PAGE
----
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A DUAL Mission for Nuclear Astrophysics - Focusing gamma rays -

Abstract: Nuclear gamma-rays present an extraordinary scientific potential for the study of the most powerful sources and the most violent events in the Universe. In order to take full advantage of this potential, the next generation of instrumentation for this domain will have to achieve an improvement in sensitivity over present technologies of at least an order of magnitude. The requirements for a future mission naturally can be divided into two subsets: a requirement for medium-sensitivity large-scale exposures, and very deep pointed observations. This duality is naturally addressed by the DUAL mission concept, which employs a wide-FoV Compton telescope performing deep all-sky surveys in combination with a Laue lens that enables simultaneously very deep observations of selected narrow-field targets, utilizing the Compton camera as its focal plane. Over the mission lifetime, a Compton all-sky telescope can produce sensitive surveys in the energy range of hard X / soft gamma rays, i.e. 60 keV to 2 MeV: mapping out the extended distributions of galactic positron annihilation radiation, and of various long-lived cosmic radioactivities; surveying a very large sample of galactic and extragalactic compact sources by characterizing their nonthermal spectra, and study their variability on all timescales; constraining the origin of soft gamma-ray cosmic background radiation. Simultaneous to the all-sky survey, the Laue Lens will observe a number of selected compact sources at gamma-ray lines of highest astrophysical relevance with a narrow line sensitivity of the order of a several 10-7 ph.s^^-2 – i.e. the 511 keV positron annihilation and the 847 keV radioactive decay line of 56Co – by measuring the intensities, shifts and shapes of their gamma-ray lines.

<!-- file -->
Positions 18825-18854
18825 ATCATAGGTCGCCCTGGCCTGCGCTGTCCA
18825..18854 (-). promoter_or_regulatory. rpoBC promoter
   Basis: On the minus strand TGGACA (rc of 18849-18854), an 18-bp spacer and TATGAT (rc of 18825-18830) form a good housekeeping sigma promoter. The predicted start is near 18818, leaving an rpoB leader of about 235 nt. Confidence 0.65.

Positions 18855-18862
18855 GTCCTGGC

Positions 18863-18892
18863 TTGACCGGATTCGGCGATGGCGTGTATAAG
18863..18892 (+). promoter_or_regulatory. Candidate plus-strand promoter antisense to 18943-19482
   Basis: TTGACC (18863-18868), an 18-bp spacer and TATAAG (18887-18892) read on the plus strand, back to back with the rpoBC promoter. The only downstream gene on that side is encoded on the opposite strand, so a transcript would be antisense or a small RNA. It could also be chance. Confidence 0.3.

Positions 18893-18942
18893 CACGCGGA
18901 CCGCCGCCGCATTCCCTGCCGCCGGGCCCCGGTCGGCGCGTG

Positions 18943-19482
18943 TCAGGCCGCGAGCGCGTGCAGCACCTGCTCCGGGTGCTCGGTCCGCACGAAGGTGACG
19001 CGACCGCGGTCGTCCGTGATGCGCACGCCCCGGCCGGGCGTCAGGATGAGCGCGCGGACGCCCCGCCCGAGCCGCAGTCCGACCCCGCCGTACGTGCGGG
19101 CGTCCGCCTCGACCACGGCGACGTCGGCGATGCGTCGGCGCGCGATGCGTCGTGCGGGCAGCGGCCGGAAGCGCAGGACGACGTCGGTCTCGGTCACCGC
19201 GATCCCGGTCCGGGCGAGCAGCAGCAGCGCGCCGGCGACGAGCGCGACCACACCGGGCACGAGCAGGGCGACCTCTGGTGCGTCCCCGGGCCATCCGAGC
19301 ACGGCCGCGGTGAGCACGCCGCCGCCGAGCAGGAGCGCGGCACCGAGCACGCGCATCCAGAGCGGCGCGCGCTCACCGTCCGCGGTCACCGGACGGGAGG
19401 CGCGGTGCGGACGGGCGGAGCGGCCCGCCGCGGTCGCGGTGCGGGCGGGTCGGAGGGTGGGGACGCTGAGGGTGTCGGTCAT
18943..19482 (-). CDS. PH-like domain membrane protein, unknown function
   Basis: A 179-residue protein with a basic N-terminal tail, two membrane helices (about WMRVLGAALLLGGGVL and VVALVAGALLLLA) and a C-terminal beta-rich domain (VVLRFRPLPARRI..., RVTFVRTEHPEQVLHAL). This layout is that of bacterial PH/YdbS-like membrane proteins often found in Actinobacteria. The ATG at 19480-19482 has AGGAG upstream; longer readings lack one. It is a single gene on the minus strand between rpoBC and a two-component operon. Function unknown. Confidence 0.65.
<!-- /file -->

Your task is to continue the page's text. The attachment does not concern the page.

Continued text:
Speaker: Peter von Ballmoos - CESR
Speaker Bio: Researcher at the Centre d'Etude Spatiale des Rayonnements, professor at the University of Toulouse. Main research interrests are the observation, analysis and interpretation of nuclear gamma-ray lines using various balloon and satellite instruments; Co-I of the ESA project INTEGRAL/SPI, PI of the project “first gamma-ray lens” (use of the first Laue diffraction lens) for the French Space Agency CNES.
Poster Link: Poster